Gary Hoover has many structures set in the Southwest part of the United States, so he needed to come up with a way of making stucco walls for his model railroad. The stucco must be applied to a braced structure or else the spackling will warp the wood. A couple of quarter inch square braces do the trick. Then it’s onto applying the spackling compound with a spatula. This is done very similarly to how he makes plowed fields, though the compound does not need to be as thick.
To create the stucco effect he uses a dry fingertip. Hoover lightly dabbs his finger across the still wet spackling paste. The harder he presses down with his finger, the more the paste will pull up. If the paste is pulling up more than wanted, you can wet your fingertip to create a flatter effect. The area already completed can be gone over again with a wet fingertip to smooth things out a bit. An inexpensive paintbrush can also be used to create this stucco effect by dabbing with the bristles down.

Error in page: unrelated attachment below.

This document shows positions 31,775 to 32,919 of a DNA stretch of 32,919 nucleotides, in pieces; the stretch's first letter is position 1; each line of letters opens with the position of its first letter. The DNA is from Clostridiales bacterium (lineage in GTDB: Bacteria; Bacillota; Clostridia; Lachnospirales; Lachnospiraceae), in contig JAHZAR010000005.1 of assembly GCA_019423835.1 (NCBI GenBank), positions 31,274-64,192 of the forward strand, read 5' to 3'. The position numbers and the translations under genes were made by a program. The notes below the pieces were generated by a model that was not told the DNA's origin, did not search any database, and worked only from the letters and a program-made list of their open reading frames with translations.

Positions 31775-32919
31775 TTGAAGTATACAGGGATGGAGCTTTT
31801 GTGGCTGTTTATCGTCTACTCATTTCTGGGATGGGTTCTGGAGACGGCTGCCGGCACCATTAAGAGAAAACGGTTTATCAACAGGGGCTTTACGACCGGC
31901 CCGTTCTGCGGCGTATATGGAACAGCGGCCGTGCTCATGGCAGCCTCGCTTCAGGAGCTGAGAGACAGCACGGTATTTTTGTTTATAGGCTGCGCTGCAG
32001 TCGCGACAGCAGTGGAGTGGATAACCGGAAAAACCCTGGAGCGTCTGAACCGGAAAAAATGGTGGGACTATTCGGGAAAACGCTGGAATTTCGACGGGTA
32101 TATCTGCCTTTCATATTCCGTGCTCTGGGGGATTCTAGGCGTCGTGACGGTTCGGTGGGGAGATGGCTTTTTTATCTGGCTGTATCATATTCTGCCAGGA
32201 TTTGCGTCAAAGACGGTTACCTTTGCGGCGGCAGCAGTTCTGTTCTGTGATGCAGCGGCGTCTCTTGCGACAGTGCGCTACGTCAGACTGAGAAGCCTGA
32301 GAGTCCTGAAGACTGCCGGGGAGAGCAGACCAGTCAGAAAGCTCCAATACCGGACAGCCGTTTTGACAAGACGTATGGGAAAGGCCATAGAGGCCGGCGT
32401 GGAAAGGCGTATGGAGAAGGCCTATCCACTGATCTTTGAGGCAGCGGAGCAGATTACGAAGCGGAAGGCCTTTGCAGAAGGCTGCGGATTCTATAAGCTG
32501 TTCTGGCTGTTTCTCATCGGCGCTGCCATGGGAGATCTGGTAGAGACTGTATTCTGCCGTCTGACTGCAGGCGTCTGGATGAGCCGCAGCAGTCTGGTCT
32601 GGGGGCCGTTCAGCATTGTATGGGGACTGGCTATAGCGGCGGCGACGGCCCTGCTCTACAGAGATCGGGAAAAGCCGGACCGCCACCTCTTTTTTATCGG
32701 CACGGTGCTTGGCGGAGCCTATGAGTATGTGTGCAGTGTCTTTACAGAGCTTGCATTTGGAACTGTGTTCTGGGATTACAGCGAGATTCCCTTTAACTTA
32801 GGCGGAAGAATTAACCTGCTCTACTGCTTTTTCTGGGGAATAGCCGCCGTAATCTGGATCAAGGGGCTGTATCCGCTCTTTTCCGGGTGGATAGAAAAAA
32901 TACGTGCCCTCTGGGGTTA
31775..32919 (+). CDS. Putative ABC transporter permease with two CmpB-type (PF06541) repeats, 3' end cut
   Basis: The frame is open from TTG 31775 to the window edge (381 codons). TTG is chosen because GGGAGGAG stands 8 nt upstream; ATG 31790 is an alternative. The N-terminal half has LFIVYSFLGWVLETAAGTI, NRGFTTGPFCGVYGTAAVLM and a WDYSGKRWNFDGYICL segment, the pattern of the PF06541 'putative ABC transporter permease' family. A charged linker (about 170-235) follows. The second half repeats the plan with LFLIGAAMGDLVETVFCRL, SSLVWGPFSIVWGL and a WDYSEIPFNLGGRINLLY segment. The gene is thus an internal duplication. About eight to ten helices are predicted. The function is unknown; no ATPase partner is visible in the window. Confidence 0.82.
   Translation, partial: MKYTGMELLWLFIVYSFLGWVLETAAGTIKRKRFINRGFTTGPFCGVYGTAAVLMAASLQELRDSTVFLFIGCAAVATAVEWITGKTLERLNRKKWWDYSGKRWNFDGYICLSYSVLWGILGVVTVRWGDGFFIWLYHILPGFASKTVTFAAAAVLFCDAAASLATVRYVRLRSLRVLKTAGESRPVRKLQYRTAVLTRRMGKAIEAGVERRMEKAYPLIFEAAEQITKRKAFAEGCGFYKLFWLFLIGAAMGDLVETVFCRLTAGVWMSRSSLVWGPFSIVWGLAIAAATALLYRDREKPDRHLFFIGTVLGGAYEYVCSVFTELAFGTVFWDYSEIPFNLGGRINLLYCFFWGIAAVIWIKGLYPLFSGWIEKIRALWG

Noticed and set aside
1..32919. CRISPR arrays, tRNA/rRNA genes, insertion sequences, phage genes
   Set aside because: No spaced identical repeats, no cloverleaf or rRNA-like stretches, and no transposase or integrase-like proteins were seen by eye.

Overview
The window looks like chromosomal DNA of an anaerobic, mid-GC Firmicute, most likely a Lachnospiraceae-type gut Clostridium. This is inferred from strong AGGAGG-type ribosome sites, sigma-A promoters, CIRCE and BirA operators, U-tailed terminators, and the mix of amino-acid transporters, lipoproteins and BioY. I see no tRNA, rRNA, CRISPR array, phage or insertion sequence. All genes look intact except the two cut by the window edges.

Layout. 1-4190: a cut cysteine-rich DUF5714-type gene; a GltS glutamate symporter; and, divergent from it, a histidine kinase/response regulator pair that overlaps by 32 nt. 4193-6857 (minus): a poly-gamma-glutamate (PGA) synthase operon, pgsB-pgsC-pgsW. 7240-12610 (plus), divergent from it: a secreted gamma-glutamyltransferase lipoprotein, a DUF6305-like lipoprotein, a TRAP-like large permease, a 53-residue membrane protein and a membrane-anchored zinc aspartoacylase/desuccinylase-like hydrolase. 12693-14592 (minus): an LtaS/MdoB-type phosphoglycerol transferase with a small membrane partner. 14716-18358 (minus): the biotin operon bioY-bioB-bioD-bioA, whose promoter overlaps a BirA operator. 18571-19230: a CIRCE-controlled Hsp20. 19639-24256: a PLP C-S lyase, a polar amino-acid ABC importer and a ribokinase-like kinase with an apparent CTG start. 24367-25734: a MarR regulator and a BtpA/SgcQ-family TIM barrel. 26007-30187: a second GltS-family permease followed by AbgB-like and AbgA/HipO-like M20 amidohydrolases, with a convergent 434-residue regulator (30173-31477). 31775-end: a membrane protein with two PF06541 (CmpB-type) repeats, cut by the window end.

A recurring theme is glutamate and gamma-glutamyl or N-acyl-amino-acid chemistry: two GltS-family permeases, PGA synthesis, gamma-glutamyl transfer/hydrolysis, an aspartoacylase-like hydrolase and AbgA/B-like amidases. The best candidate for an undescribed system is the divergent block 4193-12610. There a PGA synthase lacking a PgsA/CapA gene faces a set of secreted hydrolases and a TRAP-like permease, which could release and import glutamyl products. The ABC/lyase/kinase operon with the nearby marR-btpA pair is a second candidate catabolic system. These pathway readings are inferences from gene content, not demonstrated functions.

Once the spackling is dry, it’s onto applying color. Hoover uses Floquil oil-based paint in antique white or earth. Oil based paints are used because they dry down perfectly flat, which is more realistic. Hoover applies a full coat with a brush. Lightly sanding over the top of the surface will remove tiny bits of paint, so that some white spackling comes through. Hoover goes on to discuss with Allen other interesting effects that can be made such as the look of stucco peeling off a brick wall. Watch the full video to learn more.